Sheldon and Puckridge (1998), Puckridge et al. (1999, 2000) and Sheldon et al. (2002) go on to observe that flooding regime alone is not sufficient to explain the characteristics of overflow lakes in the Lake Eyre Basin catchments. Lakes associated with river systems should be seen as parts of complexes rather than individual habitats, complexes that include not only the rivers that deliver the inputs of water, but also the floodplains and swamps surrounding the rivers and lakes, since locations may alternate between ecosystem or habitat type during flood-drought cycles, and local mobility of species between habitats and locations may drive species diversity.
Jaensch (1999) details a variety of types of swamps that are associated with the margins of rivers, oxbows, waterholes, lakes and springs, or the lower-lying parts of river floodplains. The dynamics and ecology of these wetlands is most likely determined primarily by surface water hydrology and seasonal or infrequent flooding from rivers and lakes, although in the wetland classes containing trees (e.g. Eucalypt wooded swamps and Acacia/belah wooded swamps), the trees are likely to be accessing groundwater. With the exclusion of the dependence of the trees on groundwater, the biodiversity and ecology of swamps are poorly studied in comparison with other wetland habitat types. Swamps are often mapped as terrestrial ecological communities and form part of the subregion’s complex mosaic of vegetation shown in Figure 34.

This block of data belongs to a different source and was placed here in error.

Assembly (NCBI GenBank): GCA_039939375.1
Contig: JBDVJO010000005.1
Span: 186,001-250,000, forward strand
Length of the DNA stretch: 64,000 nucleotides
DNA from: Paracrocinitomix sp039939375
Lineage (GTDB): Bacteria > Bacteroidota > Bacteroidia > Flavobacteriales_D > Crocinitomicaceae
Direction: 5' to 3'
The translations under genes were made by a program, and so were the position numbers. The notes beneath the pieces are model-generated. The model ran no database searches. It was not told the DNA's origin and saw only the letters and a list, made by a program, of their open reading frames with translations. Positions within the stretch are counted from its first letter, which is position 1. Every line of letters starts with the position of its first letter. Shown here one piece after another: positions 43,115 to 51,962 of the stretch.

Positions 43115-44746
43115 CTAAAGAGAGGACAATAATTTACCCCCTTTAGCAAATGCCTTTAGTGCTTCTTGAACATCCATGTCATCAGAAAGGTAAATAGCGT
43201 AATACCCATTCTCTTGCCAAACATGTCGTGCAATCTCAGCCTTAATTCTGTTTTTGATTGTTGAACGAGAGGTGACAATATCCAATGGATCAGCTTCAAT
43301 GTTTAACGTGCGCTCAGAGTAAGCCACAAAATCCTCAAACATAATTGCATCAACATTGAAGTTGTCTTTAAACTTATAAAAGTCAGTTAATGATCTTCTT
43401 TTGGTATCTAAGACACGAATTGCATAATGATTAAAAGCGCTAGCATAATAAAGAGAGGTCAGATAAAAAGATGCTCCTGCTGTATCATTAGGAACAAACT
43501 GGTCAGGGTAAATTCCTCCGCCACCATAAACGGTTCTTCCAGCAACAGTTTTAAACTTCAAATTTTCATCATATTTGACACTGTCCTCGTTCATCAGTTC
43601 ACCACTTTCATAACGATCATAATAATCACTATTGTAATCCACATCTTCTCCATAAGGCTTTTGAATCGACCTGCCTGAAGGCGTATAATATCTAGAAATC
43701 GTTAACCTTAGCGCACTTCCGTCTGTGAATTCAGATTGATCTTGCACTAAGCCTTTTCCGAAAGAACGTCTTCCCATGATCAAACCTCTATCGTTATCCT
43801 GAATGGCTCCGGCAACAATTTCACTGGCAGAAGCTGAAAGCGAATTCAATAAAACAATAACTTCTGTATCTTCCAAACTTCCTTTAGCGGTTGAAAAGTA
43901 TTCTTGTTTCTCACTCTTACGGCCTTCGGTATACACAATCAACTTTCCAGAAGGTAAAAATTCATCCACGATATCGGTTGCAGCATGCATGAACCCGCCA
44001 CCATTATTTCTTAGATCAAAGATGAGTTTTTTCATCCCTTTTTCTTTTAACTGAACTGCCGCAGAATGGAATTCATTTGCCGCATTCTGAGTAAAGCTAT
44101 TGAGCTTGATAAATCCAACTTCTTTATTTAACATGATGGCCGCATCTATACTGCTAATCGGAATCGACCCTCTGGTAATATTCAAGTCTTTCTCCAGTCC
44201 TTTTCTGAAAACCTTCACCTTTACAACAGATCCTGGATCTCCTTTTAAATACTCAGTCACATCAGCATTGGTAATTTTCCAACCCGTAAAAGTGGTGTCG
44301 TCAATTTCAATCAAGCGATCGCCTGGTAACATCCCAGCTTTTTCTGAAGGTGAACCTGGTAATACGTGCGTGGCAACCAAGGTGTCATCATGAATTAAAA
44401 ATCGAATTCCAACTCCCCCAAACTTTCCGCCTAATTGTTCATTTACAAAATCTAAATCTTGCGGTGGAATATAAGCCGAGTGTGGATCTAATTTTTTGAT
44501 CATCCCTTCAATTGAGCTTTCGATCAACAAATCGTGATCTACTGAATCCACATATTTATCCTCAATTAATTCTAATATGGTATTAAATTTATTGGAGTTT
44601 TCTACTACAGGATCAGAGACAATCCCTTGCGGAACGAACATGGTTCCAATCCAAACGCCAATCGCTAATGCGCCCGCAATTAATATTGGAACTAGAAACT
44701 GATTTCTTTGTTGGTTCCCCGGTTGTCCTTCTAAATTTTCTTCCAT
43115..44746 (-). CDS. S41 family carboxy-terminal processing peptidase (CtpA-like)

Fensham et al. (2011) observed that rock holes are poorly known in the Lake Eyre Basin. They document 18 permanent rock holes in three clusters in Paleogene sandstone ranges, including a group to the north-east of Windorah, on the north-eastern fringes of the Cooper subregion. Data were available on the biota of only five rock holes. All major groups of aquatic organisms had low diversity and abundance, and there was no evidence of endemism.
Fensham et al. (2011) mapped outcrop springs in two groups on the north-eastern fringes of the Cooper subregion: to the north-east and to the east of Windorah. More species were observed in outcrop springs than in rock holes, but all species observed were widespread. Geographically isolated populations of three species of plant, one species of mollusc (Sermyla sp.) and one species of fish (Mogurnda clivicola, the Flinders Ranges mogurnda) were observed, but no endemism was evident.